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The 39 Steps Review

Details  Directed by Alfred Hitchcock  Screenplay by Charles Bennett, Ian Hay  Based on The Thirty-Nine Steps by John Buchan (1915)  Released on June 6 (UK), August 2 (US) 1935  Running time 86 minutes.  Cast Robert Donat, Madeleine Carroll, Lucie Mannheim, and Godfrey Tearle  Break Down:  The film opens in a packed theater located in London where a show is about to begin. …

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Dementia 13 (1963)

While out rowing in the middle of a lake after dark, John Haloran and his young wife Louise argue about his rich mother’s will. Louise is upset that everything is currently designated to go to charity in the name of a mysterious “Kathleen.” The argument, combined with the exertion of rowing the boat, causes John to have a heart attack. He informs Louise that, should he die before his mother, Louise will receive none of the inheritance, after which he promptly dies. Thinking quickly, the scheming Louise dumps his fresh corpse over the boat’s side, where it sinks to the bottom of the lake. Her plan is to pretend that he is still alive so that she can ingratiate her way into the will. She types up a letter to her mother-in-law, Lady Haloran, inviting herself to the family’s castle in Ireland while her husband is “away on business.”

The 39 Steps (1935)

A man in London tries to help a counter-espionage Agent. But when the Agent is killed, and the man stands accused, he must go on the run to save himself and stop a spy ring which is trying to steal top secret information.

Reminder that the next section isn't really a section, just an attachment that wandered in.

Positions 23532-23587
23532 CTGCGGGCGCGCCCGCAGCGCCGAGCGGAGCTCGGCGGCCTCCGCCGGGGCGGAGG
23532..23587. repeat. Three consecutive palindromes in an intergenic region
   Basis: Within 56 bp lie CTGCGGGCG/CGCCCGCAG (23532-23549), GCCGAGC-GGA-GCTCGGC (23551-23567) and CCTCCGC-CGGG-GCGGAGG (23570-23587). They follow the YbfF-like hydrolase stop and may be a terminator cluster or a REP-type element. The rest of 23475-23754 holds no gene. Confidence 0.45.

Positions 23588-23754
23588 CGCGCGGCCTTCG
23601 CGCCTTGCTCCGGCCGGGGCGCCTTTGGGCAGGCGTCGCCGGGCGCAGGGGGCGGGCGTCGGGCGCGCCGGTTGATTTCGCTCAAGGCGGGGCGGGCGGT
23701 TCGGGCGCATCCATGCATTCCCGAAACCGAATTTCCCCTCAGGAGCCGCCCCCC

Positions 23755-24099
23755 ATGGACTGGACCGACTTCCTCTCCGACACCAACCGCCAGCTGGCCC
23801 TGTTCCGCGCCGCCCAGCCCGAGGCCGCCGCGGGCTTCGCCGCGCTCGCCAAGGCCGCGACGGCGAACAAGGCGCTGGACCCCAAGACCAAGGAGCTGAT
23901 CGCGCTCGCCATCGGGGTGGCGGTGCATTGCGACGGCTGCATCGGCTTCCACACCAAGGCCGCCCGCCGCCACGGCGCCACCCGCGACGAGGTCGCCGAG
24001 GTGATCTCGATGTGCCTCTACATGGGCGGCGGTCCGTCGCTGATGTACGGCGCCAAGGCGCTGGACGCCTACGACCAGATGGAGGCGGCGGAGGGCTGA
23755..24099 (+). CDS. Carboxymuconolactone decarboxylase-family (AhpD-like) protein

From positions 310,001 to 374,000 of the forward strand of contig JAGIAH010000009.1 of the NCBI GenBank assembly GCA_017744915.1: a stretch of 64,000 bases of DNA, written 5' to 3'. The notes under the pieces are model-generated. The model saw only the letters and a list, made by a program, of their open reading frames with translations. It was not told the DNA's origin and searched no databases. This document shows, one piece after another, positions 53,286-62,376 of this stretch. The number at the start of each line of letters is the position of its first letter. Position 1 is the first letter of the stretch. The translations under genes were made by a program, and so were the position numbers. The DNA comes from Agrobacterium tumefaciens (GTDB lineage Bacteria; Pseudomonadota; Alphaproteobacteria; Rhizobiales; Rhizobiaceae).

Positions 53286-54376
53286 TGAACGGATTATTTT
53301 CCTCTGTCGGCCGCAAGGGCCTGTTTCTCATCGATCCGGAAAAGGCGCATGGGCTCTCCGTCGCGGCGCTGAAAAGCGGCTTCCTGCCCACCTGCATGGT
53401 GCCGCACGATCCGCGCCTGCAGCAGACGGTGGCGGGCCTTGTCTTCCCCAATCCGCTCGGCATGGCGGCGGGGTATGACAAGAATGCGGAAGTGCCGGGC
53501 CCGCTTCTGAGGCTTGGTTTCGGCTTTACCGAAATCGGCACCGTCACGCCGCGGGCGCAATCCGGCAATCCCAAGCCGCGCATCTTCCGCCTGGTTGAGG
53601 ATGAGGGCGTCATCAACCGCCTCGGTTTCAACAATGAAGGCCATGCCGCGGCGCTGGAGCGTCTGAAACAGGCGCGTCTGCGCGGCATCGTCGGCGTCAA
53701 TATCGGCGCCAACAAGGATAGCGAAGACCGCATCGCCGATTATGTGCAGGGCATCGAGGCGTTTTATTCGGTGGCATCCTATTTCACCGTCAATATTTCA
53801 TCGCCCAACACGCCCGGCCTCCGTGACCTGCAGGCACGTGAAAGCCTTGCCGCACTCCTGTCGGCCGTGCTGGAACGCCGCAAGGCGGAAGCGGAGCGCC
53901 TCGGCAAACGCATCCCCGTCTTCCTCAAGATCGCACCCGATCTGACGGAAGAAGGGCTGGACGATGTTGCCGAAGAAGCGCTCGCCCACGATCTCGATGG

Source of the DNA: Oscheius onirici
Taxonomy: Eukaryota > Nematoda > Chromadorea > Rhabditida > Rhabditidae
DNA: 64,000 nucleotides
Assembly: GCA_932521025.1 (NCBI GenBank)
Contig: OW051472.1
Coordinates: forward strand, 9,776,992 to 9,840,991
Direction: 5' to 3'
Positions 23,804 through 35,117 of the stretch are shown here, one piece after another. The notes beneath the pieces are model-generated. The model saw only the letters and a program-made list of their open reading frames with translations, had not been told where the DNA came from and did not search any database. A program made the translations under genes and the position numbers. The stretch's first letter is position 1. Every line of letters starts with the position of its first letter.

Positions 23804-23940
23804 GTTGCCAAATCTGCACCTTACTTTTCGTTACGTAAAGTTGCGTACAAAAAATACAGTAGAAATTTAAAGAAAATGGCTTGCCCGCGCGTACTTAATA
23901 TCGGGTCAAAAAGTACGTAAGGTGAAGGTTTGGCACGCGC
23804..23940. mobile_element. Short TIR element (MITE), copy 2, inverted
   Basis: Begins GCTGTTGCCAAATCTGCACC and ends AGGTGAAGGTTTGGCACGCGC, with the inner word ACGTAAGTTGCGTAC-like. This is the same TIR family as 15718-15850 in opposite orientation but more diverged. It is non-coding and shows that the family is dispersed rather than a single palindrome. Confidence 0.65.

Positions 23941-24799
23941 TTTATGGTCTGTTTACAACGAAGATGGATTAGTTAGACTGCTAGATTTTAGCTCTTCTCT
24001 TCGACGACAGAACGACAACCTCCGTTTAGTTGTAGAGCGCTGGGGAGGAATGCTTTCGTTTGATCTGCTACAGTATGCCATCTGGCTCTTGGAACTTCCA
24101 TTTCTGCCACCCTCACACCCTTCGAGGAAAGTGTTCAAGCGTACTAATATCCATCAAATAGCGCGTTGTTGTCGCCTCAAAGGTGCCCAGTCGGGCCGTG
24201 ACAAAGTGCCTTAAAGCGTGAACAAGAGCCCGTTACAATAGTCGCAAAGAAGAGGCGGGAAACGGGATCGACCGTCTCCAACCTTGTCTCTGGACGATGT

The Cabinet of Dr. Caligari (1920)

As Francis (Friedrich Fehér) sits on a bench with an older man who complains that spirits have driven him away from his family and home, a dazed woman named Jane (Lil Dagover) passes them. Francis explains she is his “fiancée” and that they have suffered a great ordeal. Most of the rest of the film is a flashback of Francis’s story, which takes place in Holstenwall, a shadowy village of twisted buildings and spiraling streets. Francis and his friend Alan (Hans Heinz v. Twardowski), who are good-naturedly competing for Jane’s affections, plan to visit the town fair. Meanwhile, a mysterious man named Dr. Caligari (Werner Krauss) seeks a permit from the rude town clerk to present a spectacle at the fair, which features a somnambulist named Cesare (Conrad Veidt). The clerk mocks and berates Caligari, but ultimately approves the permit. That night, the clerk is found stabbed to death in his bed.

Battleship Potemkin (1925)

Battleship Potemkin is a 1925 Soviet silent film directed by Sergei Eisenstein and produced by Mosfilm. It presents a dramatized version of the mutiny that occurred in 1905 when the crew of the Russian battleship Potemkin rebelled against its officers.Battleship Potemkin was named the greatest film of all time at the Brussels World’s Fair in 1958. In 2012, the British Film Institute named it the eleventh-greatest film of all time.

Alfred Hitchcock – Blackmail (1929)

After killing a man in self-defense, a young woman is blackmailed by a witness to the killing.

On 26 April 1929, Scotland Yard Detective Frank Webber escorts his girlfriend Alice White to a tea house. They have an argument and Frank storms out. While reconsidering his action, he sees Alice leave with Mr. Crewe, an artist she had earlier agreed to meet.